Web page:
Getting a bike for my 40th birthday was something I was very loud and clear about for a few months. So no wonder, when I woke up on the morning of my “big day”, and went downstairs, here it was – a mechanical, beautifully-made, white horse with a delicate sunflower on the handlebars to complete the girlish look. Three pairs of curious, hazelnut eyes were looking at my reaction, trying to figure out if I approved the gift. My charming prince did not rush in on a gorgeous white horse, sweeping me of my feet, hustling me to a far-away land; instead, he wisely provided me with a self-serve option. I was perfectly fine with that.
It was a simple bike, without fancy, thin wheels and 25 speeds; I had to break by pedaling backwards, rather than pushing it on a handlebar, equipped with various wires connecting something to something. I would never be able to participate in a 40 miles bike race, dressed in a tight spandex suit, lowering my body over the bike, hitting the pedals as fast and as hard as I possibly could, passing others to victory. This would not be the case of pushing my limits, and doing my personal best. Instead, I would go on a ride around the neighborhood or enjoy a nature biking trail. I would welcome the light wind, the smell of grass and trees, the wild flowers and birds’ singing. I would be dressed in my regular every day jeans or shorts, a simple T-shirt, old sneakers, and no helmet.
It was a bike I rode in my childhood in the little town my grandmother lived in. I spent most of my summers there. One-story houses, water from the well, a wooden-box toilet outside, chickens running on the roads, annoying rare drivers, a chorus of roosters and stray dogs. I’ve never felt more relaxed and carefree in my life. Biking was our preferred way of commuting to stores, the library, beaches, parks, friends’ houses. It was either that or walking, which was not nearly as much fun. Most of the time we did not need a reason to jump on a bike. Getting out of the house and enjoying our surroundings was a reason enough. Rushing through the streets and trails, screaming to each other, with the wind blowing in my face, messing up my hair, raising the skirt that I was desperately trying to keep down, was so liberating and invigorating. Spending most of the year in the tiny city apartments, we were unleashed, like feral animals, released from our urban cages into the wilderness. There were no signs, no helmets, no supervision, and no laws to obey or break. This feeling, long forgotten, I wanted to experience again.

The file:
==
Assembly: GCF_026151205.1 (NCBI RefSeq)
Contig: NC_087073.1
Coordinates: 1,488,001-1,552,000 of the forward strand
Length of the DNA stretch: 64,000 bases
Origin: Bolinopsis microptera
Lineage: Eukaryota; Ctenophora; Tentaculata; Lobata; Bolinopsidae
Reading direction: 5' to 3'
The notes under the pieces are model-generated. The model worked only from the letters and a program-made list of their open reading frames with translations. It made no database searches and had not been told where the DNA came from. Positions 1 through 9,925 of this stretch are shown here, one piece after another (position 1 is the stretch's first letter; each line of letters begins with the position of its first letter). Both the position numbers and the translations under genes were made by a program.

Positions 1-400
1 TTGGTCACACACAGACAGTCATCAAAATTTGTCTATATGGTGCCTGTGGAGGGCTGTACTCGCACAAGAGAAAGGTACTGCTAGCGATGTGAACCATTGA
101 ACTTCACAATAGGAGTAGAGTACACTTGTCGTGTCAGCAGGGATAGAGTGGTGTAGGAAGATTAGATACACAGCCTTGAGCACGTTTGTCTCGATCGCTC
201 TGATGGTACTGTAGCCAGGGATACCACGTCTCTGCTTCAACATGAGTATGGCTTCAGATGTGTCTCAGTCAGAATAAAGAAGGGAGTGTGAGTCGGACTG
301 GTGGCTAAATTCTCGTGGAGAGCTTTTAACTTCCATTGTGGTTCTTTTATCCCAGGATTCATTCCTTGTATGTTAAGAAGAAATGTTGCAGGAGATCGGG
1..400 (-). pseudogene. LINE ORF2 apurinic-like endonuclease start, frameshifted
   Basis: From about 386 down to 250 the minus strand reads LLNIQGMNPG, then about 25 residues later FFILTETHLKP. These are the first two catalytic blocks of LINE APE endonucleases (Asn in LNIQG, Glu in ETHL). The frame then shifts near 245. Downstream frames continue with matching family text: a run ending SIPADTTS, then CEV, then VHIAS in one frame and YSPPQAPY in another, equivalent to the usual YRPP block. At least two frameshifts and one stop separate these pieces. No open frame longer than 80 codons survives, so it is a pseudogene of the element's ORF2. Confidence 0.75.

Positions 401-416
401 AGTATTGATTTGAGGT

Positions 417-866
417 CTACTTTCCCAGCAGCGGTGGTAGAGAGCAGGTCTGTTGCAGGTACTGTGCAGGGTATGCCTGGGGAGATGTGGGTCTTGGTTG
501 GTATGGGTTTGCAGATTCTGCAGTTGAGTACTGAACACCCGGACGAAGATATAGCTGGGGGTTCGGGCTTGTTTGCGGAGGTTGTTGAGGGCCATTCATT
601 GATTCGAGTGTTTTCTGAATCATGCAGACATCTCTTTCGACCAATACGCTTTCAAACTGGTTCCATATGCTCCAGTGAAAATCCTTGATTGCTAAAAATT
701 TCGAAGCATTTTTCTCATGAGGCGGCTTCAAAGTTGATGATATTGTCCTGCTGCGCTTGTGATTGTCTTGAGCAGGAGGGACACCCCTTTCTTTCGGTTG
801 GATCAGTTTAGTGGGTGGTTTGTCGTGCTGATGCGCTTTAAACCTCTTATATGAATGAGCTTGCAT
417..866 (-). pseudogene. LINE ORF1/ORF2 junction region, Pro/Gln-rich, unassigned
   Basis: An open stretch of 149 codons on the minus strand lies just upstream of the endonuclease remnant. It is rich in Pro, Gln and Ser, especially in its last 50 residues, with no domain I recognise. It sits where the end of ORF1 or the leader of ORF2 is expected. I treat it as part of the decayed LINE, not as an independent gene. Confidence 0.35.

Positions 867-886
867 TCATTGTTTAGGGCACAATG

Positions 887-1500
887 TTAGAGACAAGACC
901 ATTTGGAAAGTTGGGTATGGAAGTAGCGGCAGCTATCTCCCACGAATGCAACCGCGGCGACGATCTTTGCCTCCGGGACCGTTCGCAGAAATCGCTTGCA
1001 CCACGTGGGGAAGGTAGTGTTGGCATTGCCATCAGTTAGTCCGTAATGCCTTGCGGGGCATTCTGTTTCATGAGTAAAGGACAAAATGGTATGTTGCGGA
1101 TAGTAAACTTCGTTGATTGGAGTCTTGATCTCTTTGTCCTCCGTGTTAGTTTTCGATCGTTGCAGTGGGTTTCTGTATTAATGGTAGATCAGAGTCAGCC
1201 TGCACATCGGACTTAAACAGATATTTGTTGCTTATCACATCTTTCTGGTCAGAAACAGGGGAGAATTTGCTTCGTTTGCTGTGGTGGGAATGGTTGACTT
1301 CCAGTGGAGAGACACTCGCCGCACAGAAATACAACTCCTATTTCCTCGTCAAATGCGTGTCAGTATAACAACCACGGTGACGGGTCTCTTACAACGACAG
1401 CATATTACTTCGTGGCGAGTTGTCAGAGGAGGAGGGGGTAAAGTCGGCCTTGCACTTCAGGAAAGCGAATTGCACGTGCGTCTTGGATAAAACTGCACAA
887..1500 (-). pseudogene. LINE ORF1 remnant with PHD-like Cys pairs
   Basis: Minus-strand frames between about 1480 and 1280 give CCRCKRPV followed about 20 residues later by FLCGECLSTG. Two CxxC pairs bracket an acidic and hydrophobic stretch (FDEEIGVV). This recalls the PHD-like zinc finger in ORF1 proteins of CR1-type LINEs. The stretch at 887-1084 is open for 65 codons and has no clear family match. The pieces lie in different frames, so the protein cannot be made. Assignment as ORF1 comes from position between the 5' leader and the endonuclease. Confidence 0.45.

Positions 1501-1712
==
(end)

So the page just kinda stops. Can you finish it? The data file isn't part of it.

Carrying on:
I did not have my own bike; I rode an old bike found in my grandmother’s barn. It was bought either for my mother or for one of her sisters, or for somebody else decades ago. Big, black and rusted, it was made to last for ages. Nobody took care of it; it’s been through brutal winters and hot summers; but the wheels kept turning, so it was still in business. Some of my fondest childhood moments were created by this old, scary, metal monster.
Then I grew up, my grandmother sold her house, I moved across the ocean; and the free-spirited girl on a bike turned into a faded memory. She got buried in everyday stresses, commitments, problems and disappointments. She drowned in a never-ending circle of jobs, chores, screaming kids, attention-starved husband, demanding bosses, and financial decisions.